Photo Credit: The Kobal Collection
It's not often that a canceled TV cult favorite goes back into production. (There, there, fans of My So-Called Life. It just wasn't meant to be.) So the fact that there's some actual filming going on at the set of Arrested Development right now is, well, some pretty exciting stuff. No doubt fans are hungry for any insider tidbits about the revived show, and David Cross (who plays the ambiguously straight Tobias Funke) has offered some great ones about the highly anticipated fourth season to Rolling Stone.
First, a quick refresher: This irreverent, finely tuned ensemble comedy ran for three years on Fox, from 2003 to 2006, racking up critical praise, award nominations and even an Emmy win for best comedy in 2004. Then the show ended abruptly, because not enough people were watching it. But after a six year hiatus, the Bluth family is back, and in a unique way. The cast reunited earlier this month to start filming a fourth season, and Netflix will make all its episodes available at once, some time next year.
As for the idea that not enough people watched AD the first time around, Cross begs to differ. "It took [the networks] a while to figure out what everybody else already knew, which is that people aren't watching the show the night it airs," he said. If Fox had been hip to that fact, he says, it might not have let the show go based on the morning-after ratings numbers.
Cross also divulges that the season 4 storyline is so involved that the producers will have to add episodes to tell it all. "I think it's going to be 13 episodes, not 10," he says. "There's too much story. Some characters will have two-parters. Everybody sort of participates, sometimes in a bigger way and sometimes in a tiny little thread that goes through everybody else's stories."
AD has a large cast of fully realized (and fully hilarious) characters, from the self-important (and hopelessly misguided) Gob (Will Arnett) to the loveable nincomcoop Buster (Tony Hale) to the spoiled debutante Lindsay (Portia de Rossi), and so on. Cross' character, Tobias, puts his own spin on the word eccentric: A former psychiatrist and current aspiring actor, he has diagnosed himself as a never-nude. (Does that term need explaining? It's someone who can never be nude.)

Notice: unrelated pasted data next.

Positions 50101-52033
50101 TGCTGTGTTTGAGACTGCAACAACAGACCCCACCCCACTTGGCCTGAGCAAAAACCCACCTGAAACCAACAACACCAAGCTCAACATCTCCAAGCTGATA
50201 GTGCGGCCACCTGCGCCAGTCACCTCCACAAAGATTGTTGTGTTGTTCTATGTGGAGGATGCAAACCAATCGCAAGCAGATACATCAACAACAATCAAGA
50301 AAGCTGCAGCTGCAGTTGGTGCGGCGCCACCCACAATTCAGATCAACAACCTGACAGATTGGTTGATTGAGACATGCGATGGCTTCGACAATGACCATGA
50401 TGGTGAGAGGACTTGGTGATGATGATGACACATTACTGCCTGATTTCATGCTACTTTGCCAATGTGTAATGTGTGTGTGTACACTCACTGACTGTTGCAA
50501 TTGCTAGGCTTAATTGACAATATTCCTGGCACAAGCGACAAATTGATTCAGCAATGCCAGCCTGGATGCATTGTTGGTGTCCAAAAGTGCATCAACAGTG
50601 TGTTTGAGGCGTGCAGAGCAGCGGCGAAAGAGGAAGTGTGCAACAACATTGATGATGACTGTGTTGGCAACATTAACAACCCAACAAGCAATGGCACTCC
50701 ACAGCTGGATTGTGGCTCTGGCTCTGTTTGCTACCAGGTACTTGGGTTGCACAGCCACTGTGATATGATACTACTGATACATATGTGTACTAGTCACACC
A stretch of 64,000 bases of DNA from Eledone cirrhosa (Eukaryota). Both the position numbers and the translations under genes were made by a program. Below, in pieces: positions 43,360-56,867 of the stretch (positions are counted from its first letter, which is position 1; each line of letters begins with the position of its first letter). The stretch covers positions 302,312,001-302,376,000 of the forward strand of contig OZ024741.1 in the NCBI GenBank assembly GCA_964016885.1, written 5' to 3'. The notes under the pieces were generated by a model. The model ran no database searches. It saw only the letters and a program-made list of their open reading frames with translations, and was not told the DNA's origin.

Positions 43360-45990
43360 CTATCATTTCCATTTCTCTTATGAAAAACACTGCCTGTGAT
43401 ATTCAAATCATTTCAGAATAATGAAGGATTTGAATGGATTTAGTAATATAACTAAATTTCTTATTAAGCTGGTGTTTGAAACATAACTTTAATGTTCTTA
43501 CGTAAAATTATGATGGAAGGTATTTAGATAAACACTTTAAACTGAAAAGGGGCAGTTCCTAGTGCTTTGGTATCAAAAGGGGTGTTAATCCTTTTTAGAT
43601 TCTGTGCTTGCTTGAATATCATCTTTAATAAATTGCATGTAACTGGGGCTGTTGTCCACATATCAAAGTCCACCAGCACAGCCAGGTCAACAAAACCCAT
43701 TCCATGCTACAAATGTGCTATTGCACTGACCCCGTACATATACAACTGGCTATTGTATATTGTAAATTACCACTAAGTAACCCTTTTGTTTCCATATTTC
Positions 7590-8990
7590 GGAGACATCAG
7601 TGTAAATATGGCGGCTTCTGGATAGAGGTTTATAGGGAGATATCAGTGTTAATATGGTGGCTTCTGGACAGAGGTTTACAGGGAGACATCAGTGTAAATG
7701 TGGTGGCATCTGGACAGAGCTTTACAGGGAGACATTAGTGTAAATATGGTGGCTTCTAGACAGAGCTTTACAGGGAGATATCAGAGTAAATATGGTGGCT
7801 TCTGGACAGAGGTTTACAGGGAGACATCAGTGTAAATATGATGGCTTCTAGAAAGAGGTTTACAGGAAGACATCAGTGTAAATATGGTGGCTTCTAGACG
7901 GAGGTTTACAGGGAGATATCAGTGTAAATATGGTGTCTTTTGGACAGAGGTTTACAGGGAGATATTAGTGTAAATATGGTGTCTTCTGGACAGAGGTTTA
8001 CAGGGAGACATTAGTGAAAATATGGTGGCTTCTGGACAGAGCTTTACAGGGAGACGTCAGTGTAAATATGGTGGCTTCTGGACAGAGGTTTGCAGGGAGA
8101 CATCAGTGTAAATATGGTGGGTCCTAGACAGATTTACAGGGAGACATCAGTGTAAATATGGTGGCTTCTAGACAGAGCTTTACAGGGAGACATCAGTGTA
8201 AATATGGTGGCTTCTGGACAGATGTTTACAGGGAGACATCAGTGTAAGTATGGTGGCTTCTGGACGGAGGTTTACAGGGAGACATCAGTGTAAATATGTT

There are many stories to tell when you've got such a deep bench of weirdos to work with. (Jeffrey Tambor, Jessica Walter, Michael Cera and Alia Shawkat all play uniquely off-kilter characters, too.) But according to Cross, the writers are up to the challenge.
"I'm not gonna divulge anything, but I know what the stories are and what [exec producer] Mitch [Hurwitz] is doing, and it's so layered," he says. "It's really audacious and amazing. I think a lot of people will miss the work that is involved, the story, the Venn diagrams that are being created, the domino effect that characters have with each other in their various episodes. I know what he's doing, and this has never been done on a TV show like this. This makes Lost look like a Spalding Grey monologue. You'll have to watch each episode more than once."
Oh, please, David. As if fans of this show would ever watch it just once!